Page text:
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A resource turned sour, internet addiction linked to ADHD

What was once considered a distraction is now linked to a behavioral disorder

"Look At Your Phone," photo illustration published on Wednesday, Sept. 28, 2016.

"Look At Your Phone," photo illustration published on Wednesday, Sept. 28, 2016.

Heads down, phones in their laps, paying little attention to the lecturer — Students fail to recognize that their excessive attachment to their phones could develop into something larger like Attention Deficit Hyperactivity Disorder.

Millennials are quick to defend their use of phones, claiming that communication is evolving into something better and more convenient. Very rarely, however, would they consider that their use of them could be linked to a behavioral disorder.

Although there has yet to be enough research done to fully substantiate the claim, researchers have been studying the emergence of ADHD as a direct or indirect result of excessive phone use, especially in children.

According to the Center for Disease Control and Prevention, more than one in 10 individuals in the U.S. have ADHD. Additionally, more than six million children have been diagnosed with ADHD in the U.S. alone, making it the most common behavioral disorder in the country.

The numbers only seem to rise. From 2003 to 2011, the percentage of children with ADHD in the country rose from 7.8 percent to 11 percent.

These rising numbers have been attributed partly to the significant increase in the use of technology, especially among the younger generation. According to the Kaiser Family Foundation, children in the U.S. spend about seven and a half hours per day using devices with access to the internet. Thus, a multitude of researchers have inferred that the rise in the number of individuals afflicted with ADHD, and the rise in the use of technological devices are comorbid, or linked.

There has yet to be a consensus on this. However, it has been concluded that those with internet addiction have been found to have symptoms that closely parallel those of ADHD.

“We are not saying that Internet technologies and social media are directly causing ADHD,” Michael Pietrus, University of Chicago psychology professor said in a SXSW conference. “But the internet can impair functioning in a variety of ways … that can mimic, and in some cases, exacerbate underlying attention problems.”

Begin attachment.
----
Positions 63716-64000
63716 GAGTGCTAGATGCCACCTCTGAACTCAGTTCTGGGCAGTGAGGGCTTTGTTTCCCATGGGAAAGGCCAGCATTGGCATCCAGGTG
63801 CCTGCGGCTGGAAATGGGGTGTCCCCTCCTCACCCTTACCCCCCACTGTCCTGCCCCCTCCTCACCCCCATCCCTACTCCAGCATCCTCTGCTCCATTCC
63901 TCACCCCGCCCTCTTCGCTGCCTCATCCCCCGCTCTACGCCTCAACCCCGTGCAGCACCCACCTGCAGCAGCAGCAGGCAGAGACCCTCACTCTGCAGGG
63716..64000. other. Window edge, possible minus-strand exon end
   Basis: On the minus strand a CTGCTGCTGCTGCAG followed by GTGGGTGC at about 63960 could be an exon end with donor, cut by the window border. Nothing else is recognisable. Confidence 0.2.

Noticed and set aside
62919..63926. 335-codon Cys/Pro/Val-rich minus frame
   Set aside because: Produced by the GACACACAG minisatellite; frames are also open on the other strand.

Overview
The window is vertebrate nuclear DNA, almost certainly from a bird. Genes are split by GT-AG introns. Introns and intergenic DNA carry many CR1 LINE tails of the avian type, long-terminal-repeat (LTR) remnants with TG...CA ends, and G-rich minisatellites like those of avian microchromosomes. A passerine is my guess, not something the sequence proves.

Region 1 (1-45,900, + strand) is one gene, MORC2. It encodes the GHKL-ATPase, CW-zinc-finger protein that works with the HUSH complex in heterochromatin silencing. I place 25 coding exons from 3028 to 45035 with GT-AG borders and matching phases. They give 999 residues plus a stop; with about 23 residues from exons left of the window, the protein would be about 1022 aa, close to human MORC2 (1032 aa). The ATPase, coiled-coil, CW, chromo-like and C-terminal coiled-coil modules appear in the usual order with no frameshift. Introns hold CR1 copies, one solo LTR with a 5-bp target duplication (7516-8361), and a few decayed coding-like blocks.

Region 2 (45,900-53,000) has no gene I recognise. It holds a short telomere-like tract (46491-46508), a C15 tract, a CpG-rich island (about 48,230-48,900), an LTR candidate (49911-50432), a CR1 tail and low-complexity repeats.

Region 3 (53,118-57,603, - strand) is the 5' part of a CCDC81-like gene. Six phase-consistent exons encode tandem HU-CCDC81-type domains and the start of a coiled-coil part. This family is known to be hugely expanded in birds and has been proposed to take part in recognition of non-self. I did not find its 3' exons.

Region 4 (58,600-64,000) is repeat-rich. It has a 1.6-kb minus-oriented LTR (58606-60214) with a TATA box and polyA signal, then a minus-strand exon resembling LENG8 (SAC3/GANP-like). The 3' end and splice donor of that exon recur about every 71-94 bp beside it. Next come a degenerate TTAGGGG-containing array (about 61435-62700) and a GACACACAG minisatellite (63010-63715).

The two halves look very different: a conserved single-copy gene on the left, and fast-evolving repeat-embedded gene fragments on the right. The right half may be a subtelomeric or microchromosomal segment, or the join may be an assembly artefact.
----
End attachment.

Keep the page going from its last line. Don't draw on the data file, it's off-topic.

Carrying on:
Not only have researchers determined that symptoms of ADHD parallel symptoms of internet addiction, but they have also determined that the use of internet furthers the pre-existing symptoms of ADHD in children as well.


“Internet addiction has emerged as a global problem in recent years,” Paul Karoly Ph.D, ASU psychology professor, said. “There is a growing body of research (with which I am not involved) that shows that children and adults with ADHD show higher rates of internet addictions compared to the general population. Research is just beginning to probe the reasons. One study suggested that people with ADHD are unable to inhibit their excessive use of technology. It remains to be determined why this is the case.”

Viewing the problem from any perspective, it is clear that the excessive use of the internet or smartphones is not in the best interest of the general public. To develop symptoms that mimic those of ADHD is not conducive to success, especially in a college atmosphere.

Although it may seem like a lot to ask due to the ever-changing nature of communication and the use of the internet as the primary medium for social interaction, college students and children alike need to take a step back and acknowledge the harm that can be done by becoming attached to the internet.

Unfortunately, the problem has progressed, and some people will need to seek legitimate clinical methods to overcome their dependence.

“Methods of treating internet addiction are likely to parallel methods used for treating other addictions — cognitive behavior therapy, for example," Karoly said. 

Reach the columnist at or follow @ghirneise2 on Twitter.

Editor’s note: The opinions presented in this column are the author’s and do not imply any endorsement from The State Press or its editors.

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